We were searching for an English bishop and saint in the teachers’ room yesterday – not in person, but in name, for a crossword clue. And someone mentioned Hugh Latimer (1485-1555)

Latimer was the right number of letters, but was disqualified on account of his not being a saint; rather the opposite, since he was altogether of the wrong persuasion for sainthood, being one of the central figures of the English Reformation. He was, however, a martyr of the first water: he was burnt at the stake with Ridley in Oxford (as I relate elsewhere).

Latimer was a fellow of Clare College, and he was a regular preacher at the Cambridge church sometimes known as the cradle of the Reformation, St. Edwards King and Martyr on Peas Hill, where the first openly heretical sermon of the English Reformation was said to have been preached on Christmas Eve 1525 by Robert Barnes, one of a group led by Thomas Bilney which included Latimer’s (Bilney was said to be responsible for Latimer’s conversion). The pulpit the new heresy was preached from is still there, but Bilney, Barnes, and Latimer all burned for their beliefs, sooner or later.

photo: Magnus Manske

photo: Magnus Manske

Peas Hill – probably a corruption of the Latin pisces – was the location of the city’s main fish market before Henry VI razed that part of the city to make room for King’s College. St. Edward’s Passage, which runs between Peas Hill and King’s Parade, would have run down to the river through what is now King’s, hence the name, Hill (any slight eminence in these flat parts merits the name hill). The passage dates from the 13th century (as do parts of the church, the majority however dating from around 1400), so Latimer and Bilney and Barnes would have known it well.

The bishop and saint in question, by the way, turned out to be Wifrid (633-709) – an interesting man in his own right, but one without a Cambridge connection that I can find.

Coals to Newcastle

The Scottish media are delighted by the idea that tea is now grown, albeit in limited quantities, in the Highlands; and that it has ‘generated interest’ from China.

The tea plant is pretty hardy: as the representative of the Wee Tea Co. is keen to point out, some of the best tea-growing areas in the world are high in the mountains – Darjeeling, for instance, where the plant thrives at up to 1500m in the Himalayas. Scotland, therefore, should present no problem once the plants have hardened off.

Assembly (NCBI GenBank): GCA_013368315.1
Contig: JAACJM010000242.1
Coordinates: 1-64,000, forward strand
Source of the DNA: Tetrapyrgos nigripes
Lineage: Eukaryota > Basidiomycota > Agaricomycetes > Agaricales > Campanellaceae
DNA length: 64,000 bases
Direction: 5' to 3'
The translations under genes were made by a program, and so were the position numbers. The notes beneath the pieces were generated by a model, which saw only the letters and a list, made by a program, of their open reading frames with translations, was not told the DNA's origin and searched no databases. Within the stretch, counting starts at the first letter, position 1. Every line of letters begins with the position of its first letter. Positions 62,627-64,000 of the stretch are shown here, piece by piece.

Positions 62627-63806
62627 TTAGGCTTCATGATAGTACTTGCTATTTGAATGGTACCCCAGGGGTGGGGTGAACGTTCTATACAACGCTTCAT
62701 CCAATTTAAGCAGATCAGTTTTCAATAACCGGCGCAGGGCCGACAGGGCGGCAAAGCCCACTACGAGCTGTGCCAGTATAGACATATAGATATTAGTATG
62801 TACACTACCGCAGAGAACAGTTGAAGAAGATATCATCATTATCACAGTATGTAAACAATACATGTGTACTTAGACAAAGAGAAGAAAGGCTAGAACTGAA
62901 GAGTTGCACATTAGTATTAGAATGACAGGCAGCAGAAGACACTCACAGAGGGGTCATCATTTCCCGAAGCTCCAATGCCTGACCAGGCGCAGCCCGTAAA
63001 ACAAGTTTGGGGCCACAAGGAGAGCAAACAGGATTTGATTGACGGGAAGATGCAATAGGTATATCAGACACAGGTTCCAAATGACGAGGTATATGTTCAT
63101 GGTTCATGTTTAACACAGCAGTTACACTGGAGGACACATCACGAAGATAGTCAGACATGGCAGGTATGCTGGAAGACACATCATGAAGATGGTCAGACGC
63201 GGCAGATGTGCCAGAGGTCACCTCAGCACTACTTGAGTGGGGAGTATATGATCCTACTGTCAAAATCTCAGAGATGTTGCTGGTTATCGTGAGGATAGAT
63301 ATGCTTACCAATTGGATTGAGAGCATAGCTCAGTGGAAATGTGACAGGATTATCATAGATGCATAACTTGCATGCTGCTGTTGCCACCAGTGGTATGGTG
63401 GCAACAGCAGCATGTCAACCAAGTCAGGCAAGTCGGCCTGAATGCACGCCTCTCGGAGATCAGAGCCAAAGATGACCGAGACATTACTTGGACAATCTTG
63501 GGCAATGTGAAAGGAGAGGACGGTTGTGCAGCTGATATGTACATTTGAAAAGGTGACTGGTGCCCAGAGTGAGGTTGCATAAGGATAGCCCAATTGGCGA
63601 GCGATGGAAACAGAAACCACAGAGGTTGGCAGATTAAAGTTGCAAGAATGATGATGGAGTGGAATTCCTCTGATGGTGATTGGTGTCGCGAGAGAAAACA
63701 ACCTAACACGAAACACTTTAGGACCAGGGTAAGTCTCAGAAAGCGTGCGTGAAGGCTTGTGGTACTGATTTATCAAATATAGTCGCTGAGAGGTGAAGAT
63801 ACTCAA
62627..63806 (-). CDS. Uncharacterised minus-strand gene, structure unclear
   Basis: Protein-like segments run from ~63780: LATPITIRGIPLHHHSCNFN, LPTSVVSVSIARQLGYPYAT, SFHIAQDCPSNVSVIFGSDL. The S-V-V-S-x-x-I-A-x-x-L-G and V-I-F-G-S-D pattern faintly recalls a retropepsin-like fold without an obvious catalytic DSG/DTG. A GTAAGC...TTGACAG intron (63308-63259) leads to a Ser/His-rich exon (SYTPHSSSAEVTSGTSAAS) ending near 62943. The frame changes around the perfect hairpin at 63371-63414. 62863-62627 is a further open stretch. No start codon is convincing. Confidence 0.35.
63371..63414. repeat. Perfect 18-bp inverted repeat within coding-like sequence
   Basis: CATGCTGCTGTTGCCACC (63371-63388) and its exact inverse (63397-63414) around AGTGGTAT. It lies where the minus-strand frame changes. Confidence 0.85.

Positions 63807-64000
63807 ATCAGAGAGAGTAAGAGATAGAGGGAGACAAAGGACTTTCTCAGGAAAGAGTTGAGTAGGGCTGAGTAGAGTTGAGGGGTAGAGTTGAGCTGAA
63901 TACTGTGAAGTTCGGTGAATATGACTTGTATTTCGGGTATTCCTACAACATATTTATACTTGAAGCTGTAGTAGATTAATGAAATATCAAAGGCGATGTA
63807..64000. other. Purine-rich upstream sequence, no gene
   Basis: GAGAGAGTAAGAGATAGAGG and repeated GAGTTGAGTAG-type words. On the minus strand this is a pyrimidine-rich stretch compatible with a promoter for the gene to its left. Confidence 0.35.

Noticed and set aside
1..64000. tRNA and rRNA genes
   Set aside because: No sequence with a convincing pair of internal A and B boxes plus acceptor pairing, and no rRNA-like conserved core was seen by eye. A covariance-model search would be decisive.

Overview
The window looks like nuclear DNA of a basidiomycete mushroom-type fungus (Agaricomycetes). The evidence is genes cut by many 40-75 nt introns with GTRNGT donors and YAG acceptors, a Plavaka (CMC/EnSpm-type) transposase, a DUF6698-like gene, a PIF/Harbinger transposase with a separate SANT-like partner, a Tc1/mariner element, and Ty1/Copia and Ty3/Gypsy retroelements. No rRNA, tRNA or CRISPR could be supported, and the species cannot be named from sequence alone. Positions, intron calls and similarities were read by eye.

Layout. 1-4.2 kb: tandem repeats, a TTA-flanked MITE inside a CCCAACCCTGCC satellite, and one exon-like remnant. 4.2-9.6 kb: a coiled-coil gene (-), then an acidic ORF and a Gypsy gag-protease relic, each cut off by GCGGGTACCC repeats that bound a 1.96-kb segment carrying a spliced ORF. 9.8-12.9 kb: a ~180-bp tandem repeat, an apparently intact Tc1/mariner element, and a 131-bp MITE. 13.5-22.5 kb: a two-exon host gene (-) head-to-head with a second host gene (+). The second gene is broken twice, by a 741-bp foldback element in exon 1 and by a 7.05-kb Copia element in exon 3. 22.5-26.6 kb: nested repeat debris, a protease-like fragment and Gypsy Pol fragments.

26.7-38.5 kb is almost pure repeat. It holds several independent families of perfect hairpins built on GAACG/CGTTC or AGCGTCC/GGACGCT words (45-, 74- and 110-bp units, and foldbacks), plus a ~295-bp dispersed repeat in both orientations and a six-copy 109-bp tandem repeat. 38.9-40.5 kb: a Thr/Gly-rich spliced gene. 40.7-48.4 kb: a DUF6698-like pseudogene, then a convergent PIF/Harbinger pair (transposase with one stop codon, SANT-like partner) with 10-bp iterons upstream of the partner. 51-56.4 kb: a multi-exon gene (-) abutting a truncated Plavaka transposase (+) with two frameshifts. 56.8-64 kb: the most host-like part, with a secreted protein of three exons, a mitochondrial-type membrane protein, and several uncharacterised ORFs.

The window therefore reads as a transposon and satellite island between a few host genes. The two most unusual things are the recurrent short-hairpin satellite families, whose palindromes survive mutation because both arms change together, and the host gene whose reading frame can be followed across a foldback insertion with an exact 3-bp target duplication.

The news would have surprised Dr. Johnson, the great poet, critic, essayist and tea-drinker, who made a tour of the Highlands in 1773 with his friend, intellectual punchbag and fawning amanuensis James Boswell, and noted its economic shortcomings with his usual acerbic wit.

Mr. Arthur Lee mentioned some Scotch who had taken possession of a barren part of America, and wondered why they would choose it. Johnson: “Why, Sir, all barrenness is comparative. The Scotch would not know it to be barren.”  Boswell: “Come, come, he is flattering the English. you have now been in Scotland, Sir, and say if you did not see meat and drink enough there.”  Johnson: “Why yes, Sir; meat and drink enough to give the inhabitants sufficient strength to run away from home.” Boswell, Life of Johnson

In truth, the Scottish tea revolution is in its early stages. All interviews I have seen, such as the one above, are with one or two men standing in a field of 2000 plants, their whole empire. In consequence, it is one of the most expensive teas you can buy.

I have seen Dr. Johnson’s teapot, held as an exhibit in the museum of his birthplace in Lichfield, and it could probably contain half of their annual output in a single brew – Dr. Johnson himself could down twenty-five cups at a sitting. No doubt Boswell would have had him snorting with derision at the idea of a plantation of Scottish tea. But then he might also have had something to say for the parallel Cornish tea explosion – it seems they too are doing very well in China – evidently the media litmus test of a successful tea enterprise.

Cambridge Literary Festival

I’m a little disappointed I haven’t been invited to appear at this year’s Cambridge Literary Festival (Winter Edition) – I’d have thought by now the blog would have firmly established my reputation, either as a nature writer, a moralist, or as a sort of zeitgeist litmus machine.

But no. I only found out about the festival because it was briefly turned to the top of the compost heap that is Twitter. And I suppose that part of me is relieved. I have never attended a literary festival, but I think I must imagine correctly that they are by turns dull and insufferable – writers talking about their own work is usually like hearing athletes or footballers reflect on their performance: wholly beside the point.